Help For Urinary Incontinence

Too often, urinary incontinence sufferers settle for wearing an adult diaper to cover up their urine problems. But for the one in six Americans who endure urinary incontinence, there are natural solutions to this troublesome difficulty.

The Incontinence Dilemma

While doing some research recently, I came across this statement in a mainstream health publication: “Incontinence is a problem that affects millions of people all over the world. In recent times, the adult diaper has emerged as one of the best solutions to this problem. This is a far better solution than many traditional remedies, such as a catheter or frequent clothing changes.”

While using an adult diaper can help save you from an embarrassing situation, wearing one does not solve the problem of urinary incontinence.

Some studies show that as many as one in three women over age 60 experience urinary incontinence. It stems from weakened muscles caused by childbirth, hormonal imbalances resulting from menopause and loss of muscle tone due to aging. For men, incontinence can be traced to prostate problems, low levels of testosterone and aging.

In the United States, as many as one in six suffer from incontinence. Those experiencing it suffer from an overactive bladder that can chain them to the bathroom or give them the unexpected surprise of a sudden wetting episode that occurs while laughing, exercising, coughing or sneezing. It’s certainly not pleasant, and wearing an adult diaper is not a solution.

Widespread Annoyance

Urinary incontinence falls into four categories:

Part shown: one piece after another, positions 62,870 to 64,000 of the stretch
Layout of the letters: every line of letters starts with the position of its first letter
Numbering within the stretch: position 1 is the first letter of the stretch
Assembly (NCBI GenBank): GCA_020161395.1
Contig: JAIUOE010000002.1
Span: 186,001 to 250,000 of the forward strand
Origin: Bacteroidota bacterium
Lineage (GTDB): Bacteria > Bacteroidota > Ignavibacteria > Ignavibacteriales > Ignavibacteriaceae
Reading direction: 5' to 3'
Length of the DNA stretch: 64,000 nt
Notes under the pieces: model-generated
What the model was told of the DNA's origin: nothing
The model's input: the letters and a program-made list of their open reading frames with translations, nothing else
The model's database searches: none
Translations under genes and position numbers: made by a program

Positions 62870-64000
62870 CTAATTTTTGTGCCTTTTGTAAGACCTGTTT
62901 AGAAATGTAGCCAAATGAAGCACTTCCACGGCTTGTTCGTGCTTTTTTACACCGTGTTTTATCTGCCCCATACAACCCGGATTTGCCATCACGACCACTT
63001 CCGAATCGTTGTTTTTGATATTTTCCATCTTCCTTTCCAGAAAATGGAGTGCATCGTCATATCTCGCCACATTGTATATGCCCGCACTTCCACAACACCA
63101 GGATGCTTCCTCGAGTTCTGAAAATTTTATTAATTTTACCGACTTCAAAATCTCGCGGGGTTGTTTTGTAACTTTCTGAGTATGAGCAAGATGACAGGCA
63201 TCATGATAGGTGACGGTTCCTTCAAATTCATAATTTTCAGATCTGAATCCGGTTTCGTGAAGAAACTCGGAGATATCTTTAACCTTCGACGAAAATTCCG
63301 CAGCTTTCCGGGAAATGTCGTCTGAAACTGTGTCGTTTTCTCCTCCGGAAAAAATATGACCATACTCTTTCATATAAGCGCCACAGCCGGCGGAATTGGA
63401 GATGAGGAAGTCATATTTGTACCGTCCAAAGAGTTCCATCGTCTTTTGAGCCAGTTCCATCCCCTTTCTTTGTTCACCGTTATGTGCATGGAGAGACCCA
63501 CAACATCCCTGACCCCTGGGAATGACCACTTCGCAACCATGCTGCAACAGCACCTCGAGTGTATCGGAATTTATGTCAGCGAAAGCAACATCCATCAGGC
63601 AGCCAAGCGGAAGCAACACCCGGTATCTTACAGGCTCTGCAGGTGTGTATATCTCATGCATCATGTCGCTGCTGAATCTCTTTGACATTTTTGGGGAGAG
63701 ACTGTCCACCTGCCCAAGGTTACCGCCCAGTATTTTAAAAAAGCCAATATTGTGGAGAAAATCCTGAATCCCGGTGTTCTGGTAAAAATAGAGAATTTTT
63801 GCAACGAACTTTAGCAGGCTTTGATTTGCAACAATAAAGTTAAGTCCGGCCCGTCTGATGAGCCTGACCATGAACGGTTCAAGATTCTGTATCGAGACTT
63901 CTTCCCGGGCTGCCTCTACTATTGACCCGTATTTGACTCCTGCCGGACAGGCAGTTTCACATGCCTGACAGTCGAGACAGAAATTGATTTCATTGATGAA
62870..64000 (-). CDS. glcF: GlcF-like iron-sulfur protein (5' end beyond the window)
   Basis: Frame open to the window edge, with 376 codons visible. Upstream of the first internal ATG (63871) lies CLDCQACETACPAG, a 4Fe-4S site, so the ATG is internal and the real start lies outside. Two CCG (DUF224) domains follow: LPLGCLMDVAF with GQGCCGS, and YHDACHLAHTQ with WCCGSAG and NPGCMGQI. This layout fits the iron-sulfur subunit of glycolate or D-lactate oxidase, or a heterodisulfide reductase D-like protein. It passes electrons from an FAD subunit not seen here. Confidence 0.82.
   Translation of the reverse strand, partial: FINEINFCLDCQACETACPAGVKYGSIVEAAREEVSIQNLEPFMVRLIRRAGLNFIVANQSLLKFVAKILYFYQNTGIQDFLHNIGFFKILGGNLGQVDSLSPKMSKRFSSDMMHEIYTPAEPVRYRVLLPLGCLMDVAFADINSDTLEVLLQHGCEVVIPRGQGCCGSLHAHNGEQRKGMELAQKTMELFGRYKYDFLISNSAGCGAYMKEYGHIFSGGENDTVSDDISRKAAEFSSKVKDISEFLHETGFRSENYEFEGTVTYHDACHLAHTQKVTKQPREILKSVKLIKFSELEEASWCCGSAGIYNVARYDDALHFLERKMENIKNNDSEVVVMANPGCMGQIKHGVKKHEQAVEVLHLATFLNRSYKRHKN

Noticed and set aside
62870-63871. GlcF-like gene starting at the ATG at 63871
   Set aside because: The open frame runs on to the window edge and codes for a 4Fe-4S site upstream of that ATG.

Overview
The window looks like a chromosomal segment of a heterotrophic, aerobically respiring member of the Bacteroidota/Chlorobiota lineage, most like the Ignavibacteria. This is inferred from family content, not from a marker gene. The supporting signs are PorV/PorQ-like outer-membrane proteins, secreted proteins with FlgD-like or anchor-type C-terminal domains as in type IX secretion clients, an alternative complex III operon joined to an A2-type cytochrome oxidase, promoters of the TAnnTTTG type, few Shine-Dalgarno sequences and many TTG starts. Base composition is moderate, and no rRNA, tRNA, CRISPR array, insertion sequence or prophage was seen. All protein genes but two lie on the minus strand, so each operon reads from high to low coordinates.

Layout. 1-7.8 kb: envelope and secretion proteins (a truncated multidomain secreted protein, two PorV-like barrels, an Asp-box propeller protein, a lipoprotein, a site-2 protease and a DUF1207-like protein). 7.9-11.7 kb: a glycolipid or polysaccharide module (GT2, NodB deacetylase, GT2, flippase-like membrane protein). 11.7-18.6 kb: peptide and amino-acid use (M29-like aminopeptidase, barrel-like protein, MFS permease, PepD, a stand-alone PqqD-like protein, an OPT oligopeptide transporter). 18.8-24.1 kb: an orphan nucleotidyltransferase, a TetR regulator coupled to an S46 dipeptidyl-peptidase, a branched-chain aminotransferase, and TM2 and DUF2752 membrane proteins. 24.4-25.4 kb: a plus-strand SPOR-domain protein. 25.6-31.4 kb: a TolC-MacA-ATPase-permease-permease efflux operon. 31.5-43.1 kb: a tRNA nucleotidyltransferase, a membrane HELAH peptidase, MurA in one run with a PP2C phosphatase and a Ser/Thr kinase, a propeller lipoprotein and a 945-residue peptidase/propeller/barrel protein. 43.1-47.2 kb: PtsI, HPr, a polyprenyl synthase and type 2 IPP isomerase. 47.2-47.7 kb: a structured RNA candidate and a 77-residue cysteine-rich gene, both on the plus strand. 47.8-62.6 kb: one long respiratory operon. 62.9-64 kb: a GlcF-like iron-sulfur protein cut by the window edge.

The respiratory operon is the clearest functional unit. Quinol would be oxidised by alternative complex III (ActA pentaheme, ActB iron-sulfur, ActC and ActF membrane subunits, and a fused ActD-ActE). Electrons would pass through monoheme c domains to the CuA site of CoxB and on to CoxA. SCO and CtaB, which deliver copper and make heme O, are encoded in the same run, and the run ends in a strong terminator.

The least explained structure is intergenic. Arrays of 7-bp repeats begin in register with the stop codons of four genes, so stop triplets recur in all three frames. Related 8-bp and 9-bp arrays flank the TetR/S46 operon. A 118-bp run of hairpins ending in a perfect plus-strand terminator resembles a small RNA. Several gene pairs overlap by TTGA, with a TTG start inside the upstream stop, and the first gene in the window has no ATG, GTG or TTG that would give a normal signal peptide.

1. Stress incontinence: Mostly affects women after childbirth or menopause, but occasionally men who have had prostate surgery. It manifests as a leak of urine when you exercise, laugh, cough, sneeze or lift a heavy object.
  2. Urge incontinence: Affects people over age 60. This is what you have if you experience sudden, involuntary contractions that make you feel the need to urinate even if you just left the bathroom.
  3. Mixed incontinence: This combination of a leaky bladder and the urge to urinate primarily affects women.
  4. Overflow incontinence: A rarer form of incontinence that occurs if the bladder becomes too full due to an inability to completely empty it. This can affect a man with an enlarged prostate or someone who has suffered an injury, blockage or infection.

Pumpkin Patch

American Indians used pumpkin seeds to treat their urinary problems. But science has done them one better by creating a special blend of pumpkin seed extract that can help eliminate bladder problems. It’s called EFLA® 940 and it contains a complete spectrum of specialized pumpkin seed extract to give you the best nutrients from the whole seed.

Soy isoflavones are natural plant estrogens called phytoestrogens that can help the body naturally rebalance estrogen levels.

Researchers have found that a combination of pumpkin seed extract and soy isoflavones can inhibit the aromatase enzyme that converts testosterone to estrogen. Testosterone helps to maintain the strength of the pelvic floor muscles that help to hold urine. Plus, testosterone helps you relax those muscles allowing for complete emptying of the bladder.

By inhibiting the aromatase enzyme, your body has more available testosterone. This is key to maintaining the muscle tone of the urinary tract and ensuring complete voiding of the bladder.

Many natural supplement manufacturers sell products containing EFLA® 940. Look for it at health food stores and online.

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Bob Livingston

By Bob Livingston

Bob Livingston has been writing most of his adult life on matters of health, nutritional supplements, natural alternatives and social importance.